Every day after school Biddy would go down to the lake to feed the fish. A good dozen trout used to wait for her, and then dart around excitedly when she appeared. They knew her and Biddy knew them. She even had names for some of them: Spot, Rainbow, Shadow, Speedy…
One day her mother said, “Why don’t you catch one for dinner? There’s plenty there, and one less fish won’t matter.”
So Biddy did that. She got a little fishing line, and fortunately caught one of the trout that didn’t have a name.
But none of the fish ever came back to see Biddy again. They disappeared into the depths of the lake. She had lost their trust.
There’s one advantage being a vet. Let me tell you. I suspect my wife’s been playing up a bit when I work long hours. So I implanted one of those little radio transmitter things into her neck when she was asleep. The ones they use for dogs. She complained a bit about her neck being sore, so I looked and said it must be an insect bite. It’s easy to put in with a syringe.
They use these microchips on dogs, so if they stray or get stolen they can be tracked by satellite. So I did the implant and then I had to register her as a dog with the officials. I told them that the dog’s name was Chubby, it was a pure bred Rottweiler, I was the vet, and she was a bitch. They thought, my being a vet, that I was being technical when I said she was a bitch. But I wasn’t.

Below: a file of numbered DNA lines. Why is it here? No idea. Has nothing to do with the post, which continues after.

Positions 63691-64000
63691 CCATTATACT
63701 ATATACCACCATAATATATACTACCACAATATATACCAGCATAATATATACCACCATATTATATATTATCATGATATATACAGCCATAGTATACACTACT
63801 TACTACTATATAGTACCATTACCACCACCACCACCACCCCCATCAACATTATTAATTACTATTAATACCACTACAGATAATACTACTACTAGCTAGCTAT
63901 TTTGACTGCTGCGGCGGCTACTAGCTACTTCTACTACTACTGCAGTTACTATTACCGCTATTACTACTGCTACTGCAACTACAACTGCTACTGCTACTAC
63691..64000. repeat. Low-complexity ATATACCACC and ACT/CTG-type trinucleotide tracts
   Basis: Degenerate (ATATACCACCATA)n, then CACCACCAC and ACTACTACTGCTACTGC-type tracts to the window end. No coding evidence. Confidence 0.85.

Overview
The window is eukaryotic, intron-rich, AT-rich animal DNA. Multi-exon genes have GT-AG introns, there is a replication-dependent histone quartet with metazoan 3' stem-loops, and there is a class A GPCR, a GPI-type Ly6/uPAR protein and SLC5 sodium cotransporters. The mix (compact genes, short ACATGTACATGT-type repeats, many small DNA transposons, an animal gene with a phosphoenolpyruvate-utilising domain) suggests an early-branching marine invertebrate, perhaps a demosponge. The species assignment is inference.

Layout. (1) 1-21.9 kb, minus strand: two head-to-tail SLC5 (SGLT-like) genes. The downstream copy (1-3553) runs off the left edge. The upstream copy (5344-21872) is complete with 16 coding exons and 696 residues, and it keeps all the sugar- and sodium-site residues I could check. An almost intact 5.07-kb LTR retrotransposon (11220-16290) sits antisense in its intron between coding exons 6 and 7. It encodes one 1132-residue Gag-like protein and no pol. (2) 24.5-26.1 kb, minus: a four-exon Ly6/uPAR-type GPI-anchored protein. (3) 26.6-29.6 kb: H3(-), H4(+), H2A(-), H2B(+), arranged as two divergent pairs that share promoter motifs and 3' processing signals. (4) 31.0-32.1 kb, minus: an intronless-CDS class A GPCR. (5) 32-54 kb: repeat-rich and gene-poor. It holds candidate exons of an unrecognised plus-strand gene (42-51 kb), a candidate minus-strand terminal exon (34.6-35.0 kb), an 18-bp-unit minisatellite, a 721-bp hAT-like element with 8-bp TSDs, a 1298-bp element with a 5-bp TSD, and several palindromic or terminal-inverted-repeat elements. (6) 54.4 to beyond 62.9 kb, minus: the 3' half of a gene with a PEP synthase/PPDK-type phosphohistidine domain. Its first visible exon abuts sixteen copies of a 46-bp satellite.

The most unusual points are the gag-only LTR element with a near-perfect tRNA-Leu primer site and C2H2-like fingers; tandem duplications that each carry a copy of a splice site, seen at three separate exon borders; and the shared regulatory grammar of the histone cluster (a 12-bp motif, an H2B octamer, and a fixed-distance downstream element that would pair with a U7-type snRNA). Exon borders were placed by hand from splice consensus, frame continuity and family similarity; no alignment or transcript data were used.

For a fee, the registry provides 24-hour, toll-free telephone service for the life of a pet. So I paid up, and I’ve tracked her a few times. So far this week she’s been to the supermarket three times and got Indian Takeaways once. She went to the Bargain Bin, to get some sugar, or so the Bargain Bin man told me when I called to ask.
I haven’t caught her doing anything wayward yet. You’d think she’d know by now that marriage is built on trust, so when I find out what she’s up to I’ll be telling her straight. Full blast.